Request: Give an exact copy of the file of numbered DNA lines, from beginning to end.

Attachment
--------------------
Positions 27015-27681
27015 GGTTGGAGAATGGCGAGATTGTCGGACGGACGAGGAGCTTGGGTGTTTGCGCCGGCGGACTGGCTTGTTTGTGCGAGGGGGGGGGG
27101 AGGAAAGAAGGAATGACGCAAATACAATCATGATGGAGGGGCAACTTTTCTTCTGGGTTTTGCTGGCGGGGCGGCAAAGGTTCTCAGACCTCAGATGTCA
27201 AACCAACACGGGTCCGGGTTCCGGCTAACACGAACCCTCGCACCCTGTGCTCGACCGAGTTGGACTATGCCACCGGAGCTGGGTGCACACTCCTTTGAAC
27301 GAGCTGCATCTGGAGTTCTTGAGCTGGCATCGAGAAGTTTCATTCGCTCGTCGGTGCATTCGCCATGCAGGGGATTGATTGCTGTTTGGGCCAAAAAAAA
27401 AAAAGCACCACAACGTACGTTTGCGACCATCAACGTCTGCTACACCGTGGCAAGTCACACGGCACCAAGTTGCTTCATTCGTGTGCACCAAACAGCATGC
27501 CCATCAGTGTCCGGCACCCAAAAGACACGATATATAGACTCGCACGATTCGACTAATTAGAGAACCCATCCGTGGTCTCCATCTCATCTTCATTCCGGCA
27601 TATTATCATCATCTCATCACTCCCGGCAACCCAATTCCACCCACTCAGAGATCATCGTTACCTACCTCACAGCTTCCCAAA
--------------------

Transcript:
Positions 27015-27681
27015 GGTTGGAGAATGGCGAGATTGTCGGACGGACGAGGAGCTTGGGTGTTTGCGCCGGCGGACTGGCTTGTTTGTGCGAGGGGGGGGGG
27101 AGGAAAGAAGGAATGACGCAAATACAATCATGATGGAGGGGCAACTTTTCTTCTGGGTTTTGCTGGCGGGGCGGCAAAGGTTCTCAGACCTCAGATGTCA
27201 AACCAACACGGGTCCGGGTTCCGGCTAACACGAACCCTCGCACCCTGTGCTCGACCGAGTTGGACTATGCCACCGGAGCTGGGTGCACACTCCTTTGAAC
27301 GAGCTGCATCTGGAGTTCTTGAGCTGGCATCGAGAAGTTTCATTCGCTCGTCGGTGCATTCGCCATGCAGGGGATTGATTGCTGTTTGGGCCAAAAAAAA
27401 AAAAGCACCACAACGTACGTTTGCGACCATCAACGTCTGCTACACCGTGGCAAGTCACACGGCACCAAGTTGCTTCATTCGTGTGCACCAAACAGCATGC
27501 CCATCAGTGTCCGGCACCCAAAAGACACGATATATAGACTCGCACGATTCGACTAATTAGAGAACCCATCCGTGGTCTCCATCTCATCTTCATTCCGGCA
27601 TATTATCATCATCTCATCACTCCCGGCAACCCAATTCCACCCACTCAGAGATCATCGTTACCTACCTCACAGCTTCCCAAA